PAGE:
Whistler council agreed that a bylaw banning plastic bags would be too much too soon for Whistler. They voted unanimously to refer the issue back to staff after a lengthy discussion Tuesday night.
Staff presented a report endorsing a resort-wide ban on plastic bags. Through the bylaw, storeowners would only give out reusable bags. Council was to vote on directing staff to continue communication and community engagement about the proposed ban.
None of the councillors agreed that a ban would be in the community's best interest. Councillor Chris Quinlan, who advocated a slower phasing-out process rather than an outright ban, amended the motion with staff to engage the public in more education about the benefits of reusable bags, in the hope that education alone would help reduce the amount of plastic ending up in the garbage and recycling system.
"Is it not easier for us to go out and do that, as opposed to going out and trying to regulate everything? Because with regulation comes enforcement and enforcement costs money," he said. "I would hope that we could work toward that, a little bit of education instead of regulation because the landscape is going to change again."
Nicolette Richer, the municipality's environmental coordinator who gave the presentation, said that education alone would not achieve anything and that it would need to be aided by a bylaw and by communication in order to be effective.
"Unless you have those three things in place, often education alone won't get you as much," she said.
Councillor Eckhard Zeidler endorsed the idea of a tax on plastic bags, a policy that many communities across North America have adopted, reasoning that consumers will be less likely to use plastic bags if they have to pay for them.
Richer said that introducing a new tax could end up costing the municipality significantly more money and, according to the legal review staff received through the research process, the spending of that tax revenue is very limited. She said the best option for council would be to adopt a reusable bag policy.
Acting Mayor Ted Milner said that it simply isn't feasible in a resort with such a high turnover of visitors to sell them reusable bags.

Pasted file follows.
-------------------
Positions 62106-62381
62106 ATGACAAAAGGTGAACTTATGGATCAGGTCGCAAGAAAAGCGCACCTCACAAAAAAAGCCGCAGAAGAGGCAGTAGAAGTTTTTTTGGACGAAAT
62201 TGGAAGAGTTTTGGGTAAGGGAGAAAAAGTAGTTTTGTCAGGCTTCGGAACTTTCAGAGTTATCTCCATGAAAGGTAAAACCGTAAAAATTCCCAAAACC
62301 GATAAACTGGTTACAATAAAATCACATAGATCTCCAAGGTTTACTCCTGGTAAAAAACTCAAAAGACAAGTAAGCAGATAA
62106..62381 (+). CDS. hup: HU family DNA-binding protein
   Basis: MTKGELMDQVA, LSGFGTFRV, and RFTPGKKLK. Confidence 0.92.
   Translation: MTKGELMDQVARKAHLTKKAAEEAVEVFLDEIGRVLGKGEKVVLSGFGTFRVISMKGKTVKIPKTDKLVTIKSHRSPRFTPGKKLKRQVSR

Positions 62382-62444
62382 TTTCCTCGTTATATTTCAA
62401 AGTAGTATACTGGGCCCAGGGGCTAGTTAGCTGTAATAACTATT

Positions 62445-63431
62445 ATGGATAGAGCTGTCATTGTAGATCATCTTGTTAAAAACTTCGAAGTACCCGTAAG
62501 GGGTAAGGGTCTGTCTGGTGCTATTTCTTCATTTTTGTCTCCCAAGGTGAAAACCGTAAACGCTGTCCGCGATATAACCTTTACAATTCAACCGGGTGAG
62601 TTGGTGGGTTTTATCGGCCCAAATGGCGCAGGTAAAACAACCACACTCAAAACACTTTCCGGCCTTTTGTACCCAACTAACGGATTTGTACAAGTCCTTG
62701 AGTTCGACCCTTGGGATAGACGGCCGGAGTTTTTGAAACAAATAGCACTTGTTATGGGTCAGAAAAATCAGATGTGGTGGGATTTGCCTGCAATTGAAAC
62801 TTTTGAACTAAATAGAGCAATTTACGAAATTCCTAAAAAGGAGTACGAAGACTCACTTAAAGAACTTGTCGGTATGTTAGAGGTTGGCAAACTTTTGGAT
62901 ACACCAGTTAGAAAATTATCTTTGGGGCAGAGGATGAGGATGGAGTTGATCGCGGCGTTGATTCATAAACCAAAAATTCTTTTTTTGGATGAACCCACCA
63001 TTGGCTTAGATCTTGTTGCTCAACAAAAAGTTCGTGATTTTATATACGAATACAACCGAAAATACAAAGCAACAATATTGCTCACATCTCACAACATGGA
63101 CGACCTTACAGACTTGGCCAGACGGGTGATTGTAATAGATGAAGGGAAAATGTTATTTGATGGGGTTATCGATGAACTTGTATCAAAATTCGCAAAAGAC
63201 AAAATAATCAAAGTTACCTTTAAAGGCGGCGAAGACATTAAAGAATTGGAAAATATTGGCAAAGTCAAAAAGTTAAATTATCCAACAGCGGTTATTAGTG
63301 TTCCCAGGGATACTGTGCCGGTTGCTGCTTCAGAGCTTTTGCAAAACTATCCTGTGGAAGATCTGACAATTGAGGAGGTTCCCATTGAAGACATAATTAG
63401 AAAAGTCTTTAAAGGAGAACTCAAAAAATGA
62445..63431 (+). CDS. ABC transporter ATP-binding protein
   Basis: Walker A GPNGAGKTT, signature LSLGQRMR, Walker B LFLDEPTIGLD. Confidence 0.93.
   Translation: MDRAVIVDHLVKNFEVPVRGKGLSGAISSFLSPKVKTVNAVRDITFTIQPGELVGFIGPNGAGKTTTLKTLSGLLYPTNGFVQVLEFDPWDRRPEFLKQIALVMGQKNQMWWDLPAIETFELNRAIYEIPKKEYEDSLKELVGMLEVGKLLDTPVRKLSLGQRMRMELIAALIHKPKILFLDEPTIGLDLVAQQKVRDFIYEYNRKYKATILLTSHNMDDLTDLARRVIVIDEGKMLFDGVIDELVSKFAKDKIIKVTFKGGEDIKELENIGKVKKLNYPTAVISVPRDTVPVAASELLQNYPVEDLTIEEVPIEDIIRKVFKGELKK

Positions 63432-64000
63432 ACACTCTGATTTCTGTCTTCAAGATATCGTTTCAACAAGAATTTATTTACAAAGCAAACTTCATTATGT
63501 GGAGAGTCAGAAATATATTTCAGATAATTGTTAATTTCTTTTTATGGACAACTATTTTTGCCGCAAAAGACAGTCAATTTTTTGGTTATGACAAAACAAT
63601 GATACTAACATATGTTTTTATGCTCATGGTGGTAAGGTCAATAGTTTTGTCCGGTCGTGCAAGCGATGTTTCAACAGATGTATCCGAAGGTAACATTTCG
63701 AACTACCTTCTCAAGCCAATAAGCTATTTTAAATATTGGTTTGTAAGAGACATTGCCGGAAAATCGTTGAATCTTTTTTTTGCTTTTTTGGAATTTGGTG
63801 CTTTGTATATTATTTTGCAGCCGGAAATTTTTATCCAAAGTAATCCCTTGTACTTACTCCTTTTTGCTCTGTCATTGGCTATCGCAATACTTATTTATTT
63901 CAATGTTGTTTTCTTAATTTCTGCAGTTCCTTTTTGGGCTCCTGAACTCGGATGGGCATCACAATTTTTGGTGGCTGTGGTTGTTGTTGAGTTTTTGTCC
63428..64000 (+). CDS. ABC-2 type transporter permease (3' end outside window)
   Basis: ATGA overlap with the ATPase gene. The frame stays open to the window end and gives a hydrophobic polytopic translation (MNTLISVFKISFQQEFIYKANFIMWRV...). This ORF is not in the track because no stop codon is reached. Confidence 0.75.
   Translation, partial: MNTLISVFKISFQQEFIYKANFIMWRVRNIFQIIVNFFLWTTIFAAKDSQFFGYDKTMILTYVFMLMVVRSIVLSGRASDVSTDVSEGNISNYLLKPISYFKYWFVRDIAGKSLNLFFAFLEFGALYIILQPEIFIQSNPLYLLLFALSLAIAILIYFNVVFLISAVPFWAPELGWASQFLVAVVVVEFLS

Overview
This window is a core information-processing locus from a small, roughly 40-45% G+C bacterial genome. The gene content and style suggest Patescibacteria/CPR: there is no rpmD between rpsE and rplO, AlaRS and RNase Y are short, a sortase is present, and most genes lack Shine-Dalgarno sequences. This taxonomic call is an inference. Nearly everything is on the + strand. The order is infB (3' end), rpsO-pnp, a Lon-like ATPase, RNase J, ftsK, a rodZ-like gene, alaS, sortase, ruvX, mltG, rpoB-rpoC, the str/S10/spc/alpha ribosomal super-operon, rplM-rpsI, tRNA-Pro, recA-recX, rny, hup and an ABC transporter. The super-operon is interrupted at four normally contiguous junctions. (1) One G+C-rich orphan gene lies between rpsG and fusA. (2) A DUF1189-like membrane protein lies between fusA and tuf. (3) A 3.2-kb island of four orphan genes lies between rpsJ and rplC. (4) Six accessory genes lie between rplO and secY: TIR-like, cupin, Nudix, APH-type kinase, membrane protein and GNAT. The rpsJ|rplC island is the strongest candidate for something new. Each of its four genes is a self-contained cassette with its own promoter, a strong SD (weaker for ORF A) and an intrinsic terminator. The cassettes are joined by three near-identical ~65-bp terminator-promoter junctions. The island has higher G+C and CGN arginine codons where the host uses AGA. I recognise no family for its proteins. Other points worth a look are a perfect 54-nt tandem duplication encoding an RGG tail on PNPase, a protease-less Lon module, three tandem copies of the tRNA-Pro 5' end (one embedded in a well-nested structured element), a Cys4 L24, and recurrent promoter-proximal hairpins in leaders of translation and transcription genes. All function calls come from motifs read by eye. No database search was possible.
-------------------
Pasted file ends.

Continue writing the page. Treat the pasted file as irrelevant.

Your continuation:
"It just becomes an added cost, like pay-parking and everything else in the resort side," he said. "I think by the time (this report) comes back here, you really should ponder the price to the consumer, whether it's a visitor or a member of the community."
"Sit tight" over asphalt plant concerns: Milner
Acting Mayor Ted Milner told members of the public to "sit tight" over asphalt plant concerns.
At Tuesday's public question period three community members expressed concern over the smell the plant has recently been emitting, particularly on Monday morning.
Milner said that the Highway 99 repaving project is almost done and the plant will soon be closed for the winter.
"I would suggest to sit tight," he said.
He added that, if Alpine Paving continues to operate from its current location next summer, council would work on a new plan then. He said council couldn't work on a new plan if the plant is not operating - staff will need to collect all the necessary data and until then, it's too early to make any decisions.
The repaving project is due to be complete the last week of October or first week of November, depending on the weather.
Dave Buzzard, who resides in Emerald Estates, said that he visited Cheakamus Crossing after receiving a call from a friend about the strong odour and was "still nauseous" at the time of the council meeting.
He also expressed concern that the air quality monitoring chart that day showed a dramatic spike in particulate in the air - 30 micrograms per cubic metre, well above the "poor" zone according to the provincial standard.
Harry Kim, general manager of environmental services for the RMOW, said that people should only be concerned about 24-hour averages, which have been sitting around 10 micograms per cubic metre on most days when the plant is operating.